In addition, the two regions suffered immensely from the fallout in the rising cost of commodities and transportation services during the pandemic. It has reawakened the vulnerability of both regions to food supply, fragility of markets, and sensitivity to price changes. But most of all, the African Medical Supplies Platform emerged as a quintessential example of cooperation coordinated by South African President Cyril Ramaphosa. It is a response to the vaccine apartheid that provided for significant amounts of vaccines for CARICOM Member States out of the quota allocated to Africa. An evaluation of the global vaccination system along with its failure to respond to the most vulnerable in the world is required. It should not happen again.
Climate Change and Climate Resilience
But even as the recovery from COVID 19 is an uncertain contemplation, the development prospects both in Africa and the Caribbean as it is, across the globe, are further buffeted by climate change. The countries of the two regions are among the most vulnerable to the impacts of climate change. Presentations from both African and CARICOM Leaders, reiterated how countries in both regions, are less able to resist, adapt to, and recover from the effects of sea-level rise, prolonged droughts, and extreme weather conditions. Natural hazard events have repeatedly resulted in adverse environmental, social, and economic consequences. Projections also suggest that the two regions will face more exaggerated climate risks for the remainder of the century. This poses a serious threat to the attainment of the Sustainable Development Goals. Hence there was unanimity of the need to speak with one voice at the UN General Assembly later this month and at COP 26 in Glasgow in November-December on mainstreaming the International Climate Development Strategy (ICDS) including the Blue Economy, Climate Resilience, Forests and Low Carbon Development priorities.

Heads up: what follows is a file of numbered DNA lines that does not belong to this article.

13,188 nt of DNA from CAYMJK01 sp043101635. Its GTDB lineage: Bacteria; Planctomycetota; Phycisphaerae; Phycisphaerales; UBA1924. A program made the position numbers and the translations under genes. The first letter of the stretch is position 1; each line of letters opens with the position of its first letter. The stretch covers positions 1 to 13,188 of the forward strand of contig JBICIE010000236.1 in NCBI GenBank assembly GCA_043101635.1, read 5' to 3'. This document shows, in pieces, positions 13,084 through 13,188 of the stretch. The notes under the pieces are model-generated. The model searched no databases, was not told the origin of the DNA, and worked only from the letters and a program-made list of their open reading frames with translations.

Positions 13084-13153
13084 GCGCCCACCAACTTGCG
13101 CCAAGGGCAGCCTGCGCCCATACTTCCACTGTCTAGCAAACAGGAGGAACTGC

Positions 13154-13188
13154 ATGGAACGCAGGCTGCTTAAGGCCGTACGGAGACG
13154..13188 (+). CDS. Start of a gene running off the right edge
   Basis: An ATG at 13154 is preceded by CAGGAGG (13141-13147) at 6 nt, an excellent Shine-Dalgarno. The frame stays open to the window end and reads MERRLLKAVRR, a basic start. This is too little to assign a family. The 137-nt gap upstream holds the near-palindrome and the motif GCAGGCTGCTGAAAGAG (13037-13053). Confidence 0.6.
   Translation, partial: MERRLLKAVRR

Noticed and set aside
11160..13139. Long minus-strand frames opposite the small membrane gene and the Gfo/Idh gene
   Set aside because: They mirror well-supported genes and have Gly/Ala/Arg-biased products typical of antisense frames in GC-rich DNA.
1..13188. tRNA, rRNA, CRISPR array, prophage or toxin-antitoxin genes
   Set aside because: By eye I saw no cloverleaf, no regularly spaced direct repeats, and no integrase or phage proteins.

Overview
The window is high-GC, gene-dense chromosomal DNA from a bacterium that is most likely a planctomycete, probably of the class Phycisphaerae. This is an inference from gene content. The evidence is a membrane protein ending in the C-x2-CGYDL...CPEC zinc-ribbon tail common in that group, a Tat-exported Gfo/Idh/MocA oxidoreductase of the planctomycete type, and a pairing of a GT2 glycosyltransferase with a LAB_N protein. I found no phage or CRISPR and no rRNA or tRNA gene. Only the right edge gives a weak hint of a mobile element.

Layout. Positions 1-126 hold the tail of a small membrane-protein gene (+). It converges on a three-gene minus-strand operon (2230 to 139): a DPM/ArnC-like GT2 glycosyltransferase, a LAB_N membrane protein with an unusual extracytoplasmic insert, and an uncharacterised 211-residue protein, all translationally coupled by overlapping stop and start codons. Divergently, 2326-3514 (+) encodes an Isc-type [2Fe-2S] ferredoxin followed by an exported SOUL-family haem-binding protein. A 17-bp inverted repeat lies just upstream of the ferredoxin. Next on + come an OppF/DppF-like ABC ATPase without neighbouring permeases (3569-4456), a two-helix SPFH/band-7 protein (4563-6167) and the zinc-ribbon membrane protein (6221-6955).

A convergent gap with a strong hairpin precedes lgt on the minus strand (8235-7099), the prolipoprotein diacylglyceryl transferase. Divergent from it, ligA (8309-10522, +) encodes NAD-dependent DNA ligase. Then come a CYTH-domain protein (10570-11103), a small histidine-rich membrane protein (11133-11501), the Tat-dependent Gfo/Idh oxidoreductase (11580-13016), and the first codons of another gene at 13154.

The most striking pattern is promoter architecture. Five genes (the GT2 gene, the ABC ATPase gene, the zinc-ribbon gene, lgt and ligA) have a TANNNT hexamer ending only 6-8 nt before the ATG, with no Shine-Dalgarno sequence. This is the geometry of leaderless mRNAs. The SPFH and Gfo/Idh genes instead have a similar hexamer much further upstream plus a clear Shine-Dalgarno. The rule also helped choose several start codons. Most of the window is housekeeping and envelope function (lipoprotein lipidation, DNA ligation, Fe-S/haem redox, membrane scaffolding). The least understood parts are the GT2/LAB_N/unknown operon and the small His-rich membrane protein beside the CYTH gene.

Just as there is merit in developing joint approaches to debt, so too is it necessary for the climate change challenges. The presentations from the Presidents of both the African Development Bank and the Caribbean Development Bank, indicate that both regions are well placed to engineer innovative financing approaches. This requires advocating for access to lower cost of finance based on an imperative for development that distinguishes pre-event vulnerability, magnitude of impact, and post-event persistence and duration of impact. These effects, evidenced by our repeated natural hazard events and the Covid-19 pandemic, present strong arguments against the inadequacy of per capita income as a measure of classification and access to concessional finance. In this respect, Africa is described as "a fountain of knowledge" on innovative financing for the private sector, especially youth entrepreneurship. Consequently, the Caribbean can adopt the "Boost Africa" model, the joint initiative between the African Development Bank and the European Investment Bank, that offers an innovative way to de-risk private investment.
Pillars for a Sustainable Future
The issues that emerged from this historic Summit help to establish to what extent Africa- CARICOM can adopt strategies to achieve the expected outcomes associated with the 2030 Sustainable Development Goals. In many instances, global solidarity resonates in the takeaways from the Summit:
Edward and Auriol Greene Directors, GOFAD.